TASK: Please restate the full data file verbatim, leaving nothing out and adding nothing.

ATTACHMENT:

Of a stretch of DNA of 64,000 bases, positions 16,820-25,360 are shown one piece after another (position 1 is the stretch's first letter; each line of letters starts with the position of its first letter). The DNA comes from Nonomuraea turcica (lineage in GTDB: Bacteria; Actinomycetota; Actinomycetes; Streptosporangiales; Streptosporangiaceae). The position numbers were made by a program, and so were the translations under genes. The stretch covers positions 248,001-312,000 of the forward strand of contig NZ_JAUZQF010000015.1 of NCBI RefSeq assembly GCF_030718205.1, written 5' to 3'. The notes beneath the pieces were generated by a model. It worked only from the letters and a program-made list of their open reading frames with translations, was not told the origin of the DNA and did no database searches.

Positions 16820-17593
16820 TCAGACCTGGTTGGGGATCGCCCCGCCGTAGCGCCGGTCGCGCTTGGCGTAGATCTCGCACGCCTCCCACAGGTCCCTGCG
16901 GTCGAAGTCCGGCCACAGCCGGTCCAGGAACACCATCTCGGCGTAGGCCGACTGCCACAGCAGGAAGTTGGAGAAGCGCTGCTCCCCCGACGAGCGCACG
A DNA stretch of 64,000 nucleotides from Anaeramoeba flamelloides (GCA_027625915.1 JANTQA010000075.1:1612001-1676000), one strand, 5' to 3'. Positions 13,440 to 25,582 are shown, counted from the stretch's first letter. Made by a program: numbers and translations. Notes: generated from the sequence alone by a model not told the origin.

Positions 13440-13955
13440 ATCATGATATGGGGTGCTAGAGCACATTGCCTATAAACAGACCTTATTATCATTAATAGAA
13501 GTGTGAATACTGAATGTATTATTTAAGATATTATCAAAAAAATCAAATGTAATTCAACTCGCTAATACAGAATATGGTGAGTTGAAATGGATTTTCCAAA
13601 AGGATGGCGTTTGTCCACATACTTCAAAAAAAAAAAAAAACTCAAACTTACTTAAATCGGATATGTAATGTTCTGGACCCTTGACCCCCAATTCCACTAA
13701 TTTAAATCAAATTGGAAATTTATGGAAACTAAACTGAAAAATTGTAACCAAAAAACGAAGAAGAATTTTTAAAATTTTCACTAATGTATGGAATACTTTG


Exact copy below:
Of a stretch of DNA of 64,000 bases, positions 16,820-25,360 are shown one piece after another (position 1 is the stretch's first letter; each line of letters starts with the position of its first letter). The DNA comes from Nonomuraea turcica (lineage in GTDB: Bacteria; Actinomycetota; Actinomycetes; Streptosporangiales; Streptosporangiaceae). The position numbers were made by a program, and so were the translations under genes. The stretch covers positions 248,001-312,000 of the forward strand of contig NZ_JAUZQF010000015.1 of NCBI RefSeq assembly GCF_030718205.1, written 5' to 3'. The notes beneath the pieces were generated by a model. It worked only from the letters and a program-made list of their open reading frames with translations, was not told the origin of the DNA and did no database searches.

Positions 16820-17593
16820 TCAGACCTGGTTGGGGATCGCCCCGCCGTAGCGCCGGTCGCGCTTGGCGTAGATCTCGCACGCCTCCCACAGGTCCCTGCG
16901 GTCGAAGTCCGGCCACAGCCGGTCCAGGAACACCATCTCGGCGTAGGCCGACTGCCACAGCAGGAAGTTGGAGAAGCGCTGCTCCCCCGACGAGCGCACG
A DNA stretch of 64,000 nucleotides from Anaeramoeba flamelloides (GCA_027625915.1 JANTQA010000075.1:1612001-1676000), one strand, 5' to 3'. Positions 13,440 to 25,582 are shown, counted from the stretch's first letter. Made by a program: numbers and translations. Notes: generated from the sequence alone by a model not told the origin.

Positions 13440-13955
13440 ATCATGATATGGGGTGCTAGAGCACATTGCCTATAAACAGACCTTATTATCATTAATAGAA
13501 GTGTGAATACTGAATGTATTATTTAAGATATTATCAAAAAAATCAAATGTAATTCAACTCGCTAATACAGAATATGGTGAGTTGAAATGGATTTTCCAAA
13601 AGGATGGCGTTTGTCCACATACTTCAAAAAAAAAAAAAAACTCAAACTTACTTAAATCGGATATGTAATGTTCTGGACCCTTGACCCCCAATTCCACTAA
13701 TTTAAATCAAATTGGAAATTTATGGAAACTAAACTGAAAAATTGTAACCAAAAAACGAAGAAGAATTTTTAAAATTTTCACTAATGTATGGAATACTTTG